In a post about Mike Judge’s film-in-purgatory Idiocracy (which sounds hilarious), Billmon at The Whisky Bar mentions that it “appears to be loosely based” on the classic SF story “The Marching Morons” by Cyril Kornbluth.
I haven’t read anything of Kornbluth’s for probably twenty years; he died young a few years before I was even born, so there hasn’t exactly been a lot of new material I’ve had to catch up on. I do remember avidly reading collections of his short stories as well as his collaborations with Frederic Pohl, most particularly The Space Merchants, a great anti-corporatist novel that’s now more than fifty years old.
So I was a little surprised when — in the discussion of the plot of “Morons” (a con man who wakes from suspended animation suggests to the elite running an overpopulated world of idiots that they trick the idiots into getting onto spaceships that dump them in space) — that Billmon says:
If his genetic theories make Kornbluth sound like an out-and-out Nazi, he certainly never went to any great lengths to dispel the impression.
I have to wonder, though, is Billmon confusing the “genetic theories” of the people in Kornbluth’s story with those of Kornbluth himself? Would a World War II veteran who was writing in the McCarthy era about the persecution of conservatists and the opressiveness of consumerism actually be “a natural for a slot on the Pioneer Fund’s board of directors, or a co-author for Charles Murray’s next book” as Billmon puts it?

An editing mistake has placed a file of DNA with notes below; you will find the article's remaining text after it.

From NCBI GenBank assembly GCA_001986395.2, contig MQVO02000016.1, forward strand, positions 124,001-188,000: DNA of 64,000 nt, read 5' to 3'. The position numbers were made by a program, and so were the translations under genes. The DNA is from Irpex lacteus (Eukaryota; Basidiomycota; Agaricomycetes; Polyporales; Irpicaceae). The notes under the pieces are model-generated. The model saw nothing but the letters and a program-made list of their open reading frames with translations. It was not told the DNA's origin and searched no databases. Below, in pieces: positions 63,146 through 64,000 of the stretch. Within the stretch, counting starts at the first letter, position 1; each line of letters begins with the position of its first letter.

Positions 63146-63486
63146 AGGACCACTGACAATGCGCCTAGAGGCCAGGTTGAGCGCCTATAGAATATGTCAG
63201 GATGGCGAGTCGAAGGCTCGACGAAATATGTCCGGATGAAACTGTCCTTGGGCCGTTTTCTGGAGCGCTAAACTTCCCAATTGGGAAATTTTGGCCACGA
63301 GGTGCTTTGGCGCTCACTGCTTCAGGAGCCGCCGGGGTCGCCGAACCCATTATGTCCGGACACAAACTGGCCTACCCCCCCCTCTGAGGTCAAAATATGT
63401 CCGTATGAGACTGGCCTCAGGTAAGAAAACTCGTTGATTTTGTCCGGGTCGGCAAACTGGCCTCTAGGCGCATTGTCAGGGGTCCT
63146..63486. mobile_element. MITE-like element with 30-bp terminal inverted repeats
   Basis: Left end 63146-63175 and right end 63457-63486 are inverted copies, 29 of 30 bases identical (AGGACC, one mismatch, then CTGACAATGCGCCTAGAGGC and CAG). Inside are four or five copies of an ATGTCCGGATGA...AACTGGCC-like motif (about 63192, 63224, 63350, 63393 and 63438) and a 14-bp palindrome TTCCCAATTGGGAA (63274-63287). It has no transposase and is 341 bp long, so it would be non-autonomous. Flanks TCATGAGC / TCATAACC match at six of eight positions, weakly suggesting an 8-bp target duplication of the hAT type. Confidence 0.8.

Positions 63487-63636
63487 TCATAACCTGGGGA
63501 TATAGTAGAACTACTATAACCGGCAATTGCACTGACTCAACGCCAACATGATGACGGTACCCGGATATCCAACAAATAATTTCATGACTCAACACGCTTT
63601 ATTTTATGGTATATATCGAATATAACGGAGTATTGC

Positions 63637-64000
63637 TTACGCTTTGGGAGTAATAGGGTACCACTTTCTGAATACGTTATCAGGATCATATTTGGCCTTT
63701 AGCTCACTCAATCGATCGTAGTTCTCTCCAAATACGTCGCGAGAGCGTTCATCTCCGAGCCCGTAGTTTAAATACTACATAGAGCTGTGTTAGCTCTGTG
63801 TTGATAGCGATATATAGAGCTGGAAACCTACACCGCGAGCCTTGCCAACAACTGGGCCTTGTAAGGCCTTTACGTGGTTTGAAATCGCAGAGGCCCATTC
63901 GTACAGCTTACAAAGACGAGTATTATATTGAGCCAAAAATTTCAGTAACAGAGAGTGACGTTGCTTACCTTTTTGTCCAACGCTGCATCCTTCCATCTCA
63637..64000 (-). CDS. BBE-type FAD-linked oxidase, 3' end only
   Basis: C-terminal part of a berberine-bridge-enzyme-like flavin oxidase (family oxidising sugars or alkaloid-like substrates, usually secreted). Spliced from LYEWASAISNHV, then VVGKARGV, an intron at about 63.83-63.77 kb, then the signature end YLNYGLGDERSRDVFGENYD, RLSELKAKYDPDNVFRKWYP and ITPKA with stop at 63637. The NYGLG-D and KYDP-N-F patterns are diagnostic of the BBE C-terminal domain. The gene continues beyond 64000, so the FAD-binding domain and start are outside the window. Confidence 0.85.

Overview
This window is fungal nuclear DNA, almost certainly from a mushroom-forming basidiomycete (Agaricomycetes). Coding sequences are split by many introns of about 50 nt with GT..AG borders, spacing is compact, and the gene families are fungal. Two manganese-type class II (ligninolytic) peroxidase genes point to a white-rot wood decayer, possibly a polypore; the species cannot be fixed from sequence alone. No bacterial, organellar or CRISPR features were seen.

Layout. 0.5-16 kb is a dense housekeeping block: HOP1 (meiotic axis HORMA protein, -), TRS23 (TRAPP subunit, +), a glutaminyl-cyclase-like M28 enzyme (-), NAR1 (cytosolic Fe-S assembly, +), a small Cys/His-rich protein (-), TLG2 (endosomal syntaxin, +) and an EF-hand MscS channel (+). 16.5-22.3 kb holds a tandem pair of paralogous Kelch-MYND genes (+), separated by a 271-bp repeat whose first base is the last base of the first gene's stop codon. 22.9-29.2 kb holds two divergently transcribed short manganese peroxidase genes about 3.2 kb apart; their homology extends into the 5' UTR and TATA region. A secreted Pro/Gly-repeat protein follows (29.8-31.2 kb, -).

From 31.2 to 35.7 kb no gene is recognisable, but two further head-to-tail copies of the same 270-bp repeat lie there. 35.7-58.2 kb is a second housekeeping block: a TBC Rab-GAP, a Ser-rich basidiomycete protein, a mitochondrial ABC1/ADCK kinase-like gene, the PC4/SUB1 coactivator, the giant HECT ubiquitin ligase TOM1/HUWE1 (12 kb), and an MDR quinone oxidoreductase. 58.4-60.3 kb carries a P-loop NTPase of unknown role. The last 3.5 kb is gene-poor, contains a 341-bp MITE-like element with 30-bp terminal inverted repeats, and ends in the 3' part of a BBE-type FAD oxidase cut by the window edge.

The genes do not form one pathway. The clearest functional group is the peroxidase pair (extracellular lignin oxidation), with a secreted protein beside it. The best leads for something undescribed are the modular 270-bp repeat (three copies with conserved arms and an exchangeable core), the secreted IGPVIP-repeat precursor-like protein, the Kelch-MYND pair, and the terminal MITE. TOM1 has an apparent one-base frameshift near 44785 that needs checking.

And would someone who himself advocated the mass extermination of the “Morons” have concluded the story by having the protagonist who advocated using Hitler’s policies himself tricked into sharing the fate of the people he condemned by the people he though he was tight with? Maybe Billmon’s got some other source of information on Kornbluth that I don’t have, but Cyril the Nazi wasn’t exactly the image I got from reading his work all those years ago.